C4PTCH4 TH1S addresses linguistic trends and semiotics born within digital communication platforms; the transformative effects of emergent technologies on our use of languages; and what these occurrences reveal about the future of communication. The creation, interpretation and flow of visual meaning is profoundly human; our digital culture both disrupts and extends how we think about and use language. Memes, emojis, acronyms, hashtags, @replies are used globally to tell stories, seduce, express rage, form movements, build brands and more. Our informal, unfiltered texts and comments are no longer written just to be read, but rather to be shared, moved, and manipulated.
Languages are engaged in new social, cultural and economic interpretations that are driven by computation as a new medium. Living at the intersection of visual representation, storytelling, subversive communication and platform technologies, our means of communication invite new forms of critique and making, as well as a renewed understanding of how languages evolve.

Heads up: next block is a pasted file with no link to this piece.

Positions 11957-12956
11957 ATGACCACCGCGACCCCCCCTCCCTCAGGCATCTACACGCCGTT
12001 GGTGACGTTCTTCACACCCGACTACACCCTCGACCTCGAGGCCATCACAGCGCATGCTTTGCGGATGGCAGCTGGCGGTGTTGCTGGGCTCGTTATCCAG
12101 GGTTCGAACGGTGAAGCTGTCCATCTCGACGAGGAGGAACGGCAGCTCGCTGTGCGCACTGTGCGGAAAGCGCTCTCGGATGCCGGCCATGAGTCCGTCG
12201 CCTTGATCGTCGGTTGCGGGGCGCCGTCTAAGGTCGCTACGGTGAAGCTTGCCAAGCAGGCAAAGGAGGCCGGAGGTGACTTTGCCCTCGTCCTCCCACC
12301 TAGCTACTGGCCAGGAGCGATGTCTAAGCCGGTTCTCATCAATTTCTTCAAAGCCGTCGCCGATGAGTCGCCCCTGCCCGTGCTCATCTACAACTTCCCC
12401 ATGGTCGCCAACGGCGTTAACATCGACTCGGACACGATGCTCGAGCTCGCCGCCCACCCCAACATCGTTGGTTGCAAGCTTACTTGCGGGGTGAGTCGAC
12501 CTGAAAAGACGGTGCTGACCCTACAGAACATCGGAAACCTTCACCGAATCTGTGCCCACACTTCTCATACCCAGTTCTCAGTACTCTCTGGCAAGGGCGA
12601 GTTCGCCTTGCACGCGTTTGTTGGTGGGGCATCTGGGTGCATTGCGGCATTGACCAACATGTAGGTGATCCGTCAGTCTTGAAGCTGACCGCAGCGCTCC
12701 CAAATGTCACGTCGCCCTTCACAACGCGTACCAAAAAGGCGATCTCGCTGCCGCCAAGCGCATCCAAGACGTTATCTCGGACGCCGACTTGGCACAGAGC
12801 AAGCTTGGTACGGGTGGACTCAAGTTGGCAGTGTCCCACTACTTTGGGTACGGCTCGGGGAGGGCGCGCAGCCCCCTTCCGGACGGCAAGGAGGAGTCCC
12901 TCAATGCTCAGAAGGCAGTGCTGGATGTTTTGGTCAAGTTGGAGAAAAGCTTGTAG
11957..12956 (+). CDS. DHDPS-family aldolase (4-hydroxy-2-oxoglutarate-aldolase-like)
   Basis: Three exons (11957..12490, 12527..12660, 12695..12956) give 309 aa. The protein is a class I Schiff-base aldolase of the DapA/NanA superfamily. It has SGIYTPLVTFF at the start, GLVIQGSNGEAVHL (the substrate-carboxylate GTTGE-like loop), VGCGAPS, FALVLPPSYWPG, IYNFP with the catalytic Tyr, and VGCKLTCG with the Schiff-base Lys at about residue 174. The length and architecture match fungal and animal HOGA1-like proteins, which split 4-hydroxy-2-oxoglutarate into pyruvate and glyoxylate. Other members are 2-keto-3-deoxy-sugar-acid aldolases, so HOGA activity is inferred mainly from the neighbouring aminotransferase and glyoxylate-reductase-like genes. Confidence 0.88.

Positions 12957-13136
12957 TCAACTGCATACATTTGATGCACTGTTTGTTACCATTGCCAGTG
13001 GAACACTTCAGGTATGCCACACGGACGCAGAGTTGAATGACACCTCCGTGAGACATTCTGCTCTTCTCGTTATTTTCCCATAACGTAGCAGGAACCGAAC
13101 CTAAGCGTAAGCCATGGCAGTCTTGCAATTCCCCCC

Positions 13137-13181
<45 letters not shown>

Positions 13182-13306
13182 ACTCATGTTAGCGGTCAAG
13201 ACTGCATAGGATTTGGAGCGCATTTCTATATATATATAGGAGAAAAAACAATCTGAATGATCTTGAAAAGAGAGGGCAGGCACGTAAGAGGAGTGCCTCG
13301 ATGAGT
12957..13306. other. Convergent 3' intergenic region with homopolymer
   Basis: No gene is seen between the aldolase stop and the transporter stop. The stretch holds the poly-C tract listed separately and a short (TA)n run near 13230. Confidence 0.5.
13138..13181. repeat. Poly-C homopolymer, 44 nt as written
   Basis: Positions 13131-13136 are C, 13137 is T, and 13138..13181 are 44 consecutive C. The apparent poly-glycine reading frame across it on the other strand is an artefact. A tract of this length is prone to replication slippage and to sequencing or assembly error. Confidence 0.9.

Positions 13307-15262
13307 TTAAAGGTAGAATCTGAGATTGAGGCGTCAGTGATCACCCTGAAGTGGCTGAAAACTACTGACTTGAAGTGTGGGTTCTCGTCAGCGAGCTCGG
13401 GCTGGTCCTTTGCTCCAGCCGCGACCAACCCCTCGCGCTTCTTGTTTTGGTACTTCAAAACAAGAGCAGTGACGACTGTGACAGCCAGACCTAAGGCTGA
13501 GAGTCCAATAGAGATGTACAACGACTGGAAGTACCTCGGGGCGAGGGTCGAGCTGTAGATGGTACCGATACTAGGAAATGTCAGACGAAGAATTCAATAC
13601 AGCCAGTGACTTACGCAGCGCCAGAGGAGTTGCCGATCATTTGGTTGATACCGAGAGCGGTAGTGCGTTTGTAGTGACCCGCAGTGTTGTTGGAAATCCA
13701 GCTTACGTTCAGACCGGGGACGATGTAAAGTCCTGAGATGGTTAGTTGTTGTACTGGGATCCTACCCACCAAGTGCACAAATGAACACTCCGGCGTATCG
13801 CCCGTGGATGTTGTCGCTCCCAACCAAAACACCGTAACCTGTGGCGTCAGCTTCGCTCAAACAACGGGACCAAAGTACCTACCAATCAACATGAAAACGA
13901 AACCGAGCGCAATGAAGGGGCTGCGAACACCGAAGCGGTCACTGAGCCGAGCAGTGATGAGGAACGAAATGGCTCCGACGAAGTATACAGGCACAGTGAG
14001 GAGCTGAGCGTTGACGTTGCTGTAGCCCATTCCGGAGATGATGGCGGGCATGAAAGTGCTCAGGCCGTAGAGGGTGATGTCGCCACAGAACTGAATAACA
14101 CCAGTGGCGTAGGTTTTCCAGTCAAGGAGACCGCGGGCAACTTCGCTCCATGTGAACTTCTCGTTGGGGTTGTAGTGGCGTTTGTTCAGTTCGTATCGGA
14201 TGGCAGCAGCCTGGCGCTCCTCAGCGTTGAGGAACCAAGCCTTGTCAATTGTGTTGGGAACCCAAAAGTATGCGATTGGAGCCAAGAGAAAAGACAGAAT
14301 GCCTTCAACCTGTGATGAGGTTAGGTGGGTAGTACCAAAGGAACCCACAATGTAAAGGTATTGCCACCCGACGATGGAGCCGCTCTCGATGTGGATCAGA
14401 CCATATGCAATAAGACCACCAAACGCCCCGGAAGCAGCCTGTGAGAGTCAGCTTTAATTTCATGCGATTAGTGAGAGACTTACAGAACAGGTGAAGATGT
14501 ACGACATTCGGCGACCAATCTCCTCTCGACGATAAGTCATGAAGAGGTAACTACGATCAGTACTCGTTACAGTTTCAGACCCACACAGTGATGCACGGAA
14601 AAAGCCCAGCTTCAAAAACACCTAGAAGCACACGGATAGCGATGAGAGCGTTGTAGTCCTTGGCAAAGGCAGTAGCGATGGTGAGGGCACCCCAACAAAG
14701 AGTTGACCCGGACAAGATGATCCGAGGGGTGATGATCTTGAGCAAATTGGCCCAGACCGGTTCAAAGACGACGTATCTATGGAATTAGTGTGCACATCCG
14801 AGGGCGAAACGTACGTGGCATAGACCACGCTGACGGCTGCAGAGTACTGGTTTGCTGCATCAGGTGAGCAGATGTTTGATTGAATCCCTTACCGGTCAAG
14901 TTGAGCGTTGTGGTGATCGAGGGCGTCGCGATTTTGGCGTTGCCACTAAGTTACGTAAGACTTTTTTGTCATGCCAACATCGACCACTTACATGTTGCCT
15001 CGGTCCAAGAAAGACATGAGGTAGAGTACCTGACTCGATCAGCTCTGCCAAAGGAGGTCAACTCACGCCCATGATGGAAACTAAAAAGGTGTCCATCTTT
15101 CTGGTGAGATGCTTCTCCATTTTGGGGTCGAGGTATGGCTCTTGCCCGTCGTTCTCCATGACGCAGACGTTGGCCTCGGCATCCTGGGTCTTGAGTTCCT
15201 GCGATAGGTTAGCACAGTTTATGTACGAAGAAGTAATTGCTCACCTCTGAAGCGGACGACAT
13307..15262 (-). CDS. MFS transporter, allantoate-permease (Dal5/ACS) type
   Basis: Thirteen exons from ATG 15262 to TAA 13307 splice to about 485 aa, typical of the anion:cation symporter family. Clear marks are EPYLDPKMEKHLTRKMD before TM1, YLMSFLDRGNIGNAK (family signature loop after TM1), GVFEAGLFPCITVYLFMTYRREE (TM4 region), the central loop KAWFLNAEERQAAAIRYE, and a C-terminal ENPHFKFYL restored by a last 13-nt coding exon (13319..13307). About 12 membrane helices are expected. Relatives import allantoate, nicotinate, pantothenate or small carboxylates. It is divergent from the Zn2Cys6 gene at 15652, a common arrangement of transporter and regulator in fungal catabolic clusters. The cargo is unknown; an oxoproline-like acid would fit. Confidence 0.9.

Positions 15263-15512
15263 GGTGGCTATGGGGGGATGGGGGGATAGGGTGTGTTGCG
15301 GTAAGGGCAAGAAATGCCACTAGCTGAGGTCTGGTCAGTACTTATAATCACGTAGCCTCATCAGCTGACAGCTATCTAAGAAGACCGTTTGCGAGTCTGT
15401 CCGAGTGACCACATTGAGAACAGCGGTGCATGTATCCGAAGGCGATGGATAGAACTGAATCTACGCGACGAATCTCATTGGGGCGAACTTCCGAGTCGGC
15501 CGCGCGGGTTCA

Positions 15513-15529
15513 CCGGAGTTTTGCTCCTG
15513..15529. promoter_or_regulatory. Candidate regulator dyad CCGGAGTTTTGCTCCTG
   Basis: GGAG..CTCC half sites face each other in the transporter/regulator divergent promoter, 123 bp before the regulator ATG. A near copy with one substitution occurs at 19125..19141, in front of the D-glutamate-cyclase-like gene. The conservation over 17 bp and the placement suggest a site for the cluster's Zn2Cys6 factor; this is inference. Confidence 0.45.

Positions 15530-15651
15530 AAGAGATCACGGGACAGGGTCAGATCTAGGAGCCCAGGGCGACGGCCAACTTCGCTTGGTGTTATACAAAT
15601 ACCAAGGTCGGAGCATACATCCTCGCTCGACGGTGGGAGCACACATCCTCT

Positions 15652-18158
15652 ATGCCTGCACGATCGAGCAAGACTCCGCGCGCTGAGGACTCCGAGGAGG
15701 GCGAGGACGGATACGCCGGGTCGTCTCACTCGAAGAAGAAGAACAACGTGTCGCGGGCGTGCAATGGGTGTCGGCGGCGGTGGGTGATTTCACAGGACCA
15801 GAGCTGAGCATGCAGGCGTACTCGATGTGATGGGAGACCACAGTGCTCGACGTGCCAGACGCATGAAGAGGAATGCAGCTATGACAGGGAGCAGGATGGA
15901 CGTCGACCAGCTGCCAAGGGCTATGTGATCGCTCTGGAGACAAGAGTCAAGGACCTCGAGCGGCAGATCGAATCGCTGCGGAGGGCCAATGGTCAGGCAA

C4PTCH4 TH1S is a multi-platform project that studies these events. It addresses the linguistic trends and semiotics born within digital communication platforms; the transformative effects of emergent technologies on our use of languages; and what these occurrences reveal about the future of communication.
The title is a play on the phrase “Caption this,” a call often used by social media users, inviting others to interpret and describe a posted image. CAPTCHAs are tests used by websites to block spam robots by determining whether a user is human. The pun refers to the relationship between humans and machines and the effects of this interplay on language.
C4PTCH4 TH1S officially launches during ArtCenter College’s Creative Tech Week, October 11–15, 2021 with a series of online conversatons and an interactive website created by designer/ArtCenter faculty Roy Tatum.